The geolfaltoscope is a tool of Carlos Ramírez-Pantanella’s invention. It is a device emitting scented currents into city air to evoke olfactory landscapes in environments that are often far away.
“Human beings inhale and exhale an average of 23,000 times a day, and every single flow of air is loaded with information. Scents act as a chemical architecture, affecting us on a physical, social, and psychological level. Still, olfaction has been an elusive and undervalued phenomenon in today’s oversaturated architectural scene. Smell can be an element to reinvent public spaces, as scents can communicate and exalt the experience of places and empower their memorability.”
Ramírez-Pantanella’s proposal for Forecast Forum will research Berlin’s “archaeology of smells”: the natural, iconic, and artificial scents that characterize the city’s terrains. He will work with the architect Phillipe Rahm to produce an urban odorizing prototype that will enable olfactory interventions. The device will allow the city’s inhabitants to sensorially reimagine their memories of its public spaces.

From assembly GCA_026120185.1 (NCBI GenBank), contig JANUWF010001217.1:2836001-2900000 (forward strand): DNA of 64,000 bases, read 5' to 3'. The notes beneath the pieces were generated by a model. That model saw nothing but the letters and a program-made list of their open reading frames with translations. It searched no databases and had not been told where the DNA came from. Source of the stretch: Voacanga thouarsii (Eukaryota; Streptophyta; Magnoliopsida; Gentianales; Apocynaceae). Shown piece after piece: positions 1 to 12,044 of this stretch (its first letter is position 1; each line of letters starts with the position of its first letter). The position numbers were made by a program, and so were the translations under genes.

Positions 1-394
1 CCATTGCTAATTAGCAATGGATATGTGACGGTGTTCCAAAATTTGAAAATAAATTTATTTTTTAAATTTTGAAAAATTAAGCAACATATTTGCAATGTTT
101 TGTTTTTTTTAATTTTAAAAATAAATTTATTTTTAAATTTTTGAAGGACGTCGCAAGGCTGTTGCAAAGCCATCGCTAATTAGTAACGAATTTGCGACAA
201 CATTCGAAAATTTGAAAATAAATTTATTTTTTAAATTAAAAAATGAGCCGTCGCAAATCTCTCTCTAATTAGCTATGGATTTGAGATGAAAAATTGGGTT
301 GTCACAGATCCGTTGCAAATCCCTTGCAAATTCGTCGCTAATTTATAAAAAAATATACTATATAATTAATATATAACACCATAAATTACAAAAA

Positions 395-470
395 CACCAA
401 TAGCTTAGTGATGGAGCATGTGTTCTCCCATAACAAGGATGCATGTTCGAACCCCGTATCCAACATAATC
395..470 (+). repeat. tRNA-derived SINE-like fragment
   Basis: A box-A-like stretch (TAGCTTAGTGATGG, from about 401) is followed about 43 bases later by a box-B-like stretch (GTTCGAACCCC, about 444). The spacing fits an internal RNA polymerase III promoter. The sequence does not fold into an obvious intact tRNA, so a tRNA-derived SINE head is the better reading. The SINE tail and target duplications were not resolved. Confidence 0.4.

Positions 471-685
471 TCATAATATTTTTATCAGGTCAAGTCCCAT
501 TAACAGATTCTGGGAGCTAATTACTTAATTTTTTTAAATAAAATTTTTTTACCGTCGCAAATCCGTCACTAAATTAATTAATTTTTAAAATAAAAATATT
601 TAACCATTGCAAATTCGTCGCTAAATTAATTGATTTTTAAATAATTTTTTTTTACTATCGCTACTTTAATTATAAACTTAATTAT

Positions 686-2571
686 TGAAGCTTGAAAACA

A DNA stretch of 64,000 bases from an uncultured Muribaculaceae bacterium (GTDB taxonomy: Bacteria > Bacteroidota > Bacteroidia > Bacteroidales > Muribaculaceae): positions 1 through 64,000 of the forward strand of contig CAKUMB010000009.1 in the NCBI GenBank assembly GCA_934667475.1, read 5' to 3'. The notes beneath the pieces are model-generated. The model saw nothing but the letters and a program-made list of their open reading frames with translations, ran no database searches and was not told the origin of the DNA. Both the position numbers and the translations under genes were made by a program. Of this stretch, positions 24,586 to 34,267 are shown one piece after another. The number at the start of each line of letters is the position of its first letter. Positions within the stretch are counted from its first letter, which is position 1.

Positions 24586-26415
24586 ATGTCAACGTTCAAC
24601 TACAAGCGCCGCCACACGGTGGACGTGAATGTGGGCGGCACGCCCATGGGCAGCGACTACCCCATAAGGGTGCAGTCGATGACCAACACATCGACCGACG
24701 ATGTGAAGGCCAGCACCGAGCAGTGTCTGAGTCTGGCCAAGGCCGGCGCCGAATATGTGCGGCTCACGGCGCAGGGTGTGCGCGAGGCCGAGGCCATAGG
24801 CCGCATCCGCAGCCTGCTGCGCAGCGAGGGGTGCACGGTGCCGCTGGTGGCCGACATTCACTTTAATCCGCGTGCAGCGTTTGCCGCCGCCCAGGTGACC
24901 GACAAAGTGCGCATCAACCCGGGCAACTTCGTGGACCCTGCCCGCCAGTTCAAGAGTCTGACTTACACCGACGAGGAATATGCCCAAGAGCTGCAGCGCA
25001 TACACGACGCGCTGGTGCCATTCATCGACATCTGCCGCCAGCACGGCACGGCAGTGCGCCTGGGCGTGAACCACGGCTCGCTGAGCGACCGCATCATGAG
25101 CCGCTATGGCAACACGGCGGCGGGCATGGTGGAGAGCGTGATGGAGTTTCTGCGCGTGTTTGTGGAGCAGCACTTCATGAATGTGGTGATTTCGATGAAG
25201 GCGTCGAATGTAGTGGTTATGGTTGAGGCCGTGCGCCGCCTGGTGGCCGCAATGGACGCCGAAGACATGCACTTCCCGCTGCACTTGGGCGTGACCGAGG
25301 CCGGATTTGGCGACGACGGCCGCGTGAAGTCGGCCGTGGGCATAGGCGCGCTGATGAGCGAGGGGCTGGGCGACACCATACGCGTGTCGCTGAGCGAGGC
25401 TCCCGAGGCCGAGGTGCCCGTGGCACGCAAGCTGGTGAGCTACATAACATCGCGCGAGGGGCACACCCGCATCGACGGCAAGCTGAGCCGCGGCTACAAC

Ramírez-Pantanella sees both art and architecture as operating systems. His research seeks to reframe the intangible, nonphysical elements in the spaces that surround us.
After studying art and architecture in Madrid and Paris, Ramírez-Pantanella graduated with a thesis project exploring the olfactory dimension of Venice’s recently restored Arsenal. He has noted the technological gap in our society that allows us to easily reproduce audio and visual phenomena with the highest fidelity and definition, but neglects the sense of smell, and concludes that architecture could supply an answer.
Born in Madrid, Carlos Ramírez-Pantanella is an architect and artist based in Paris. Learn more about his work at carlosramirezpantanella.com.
Photo: Carlos Ramírez-Pantanella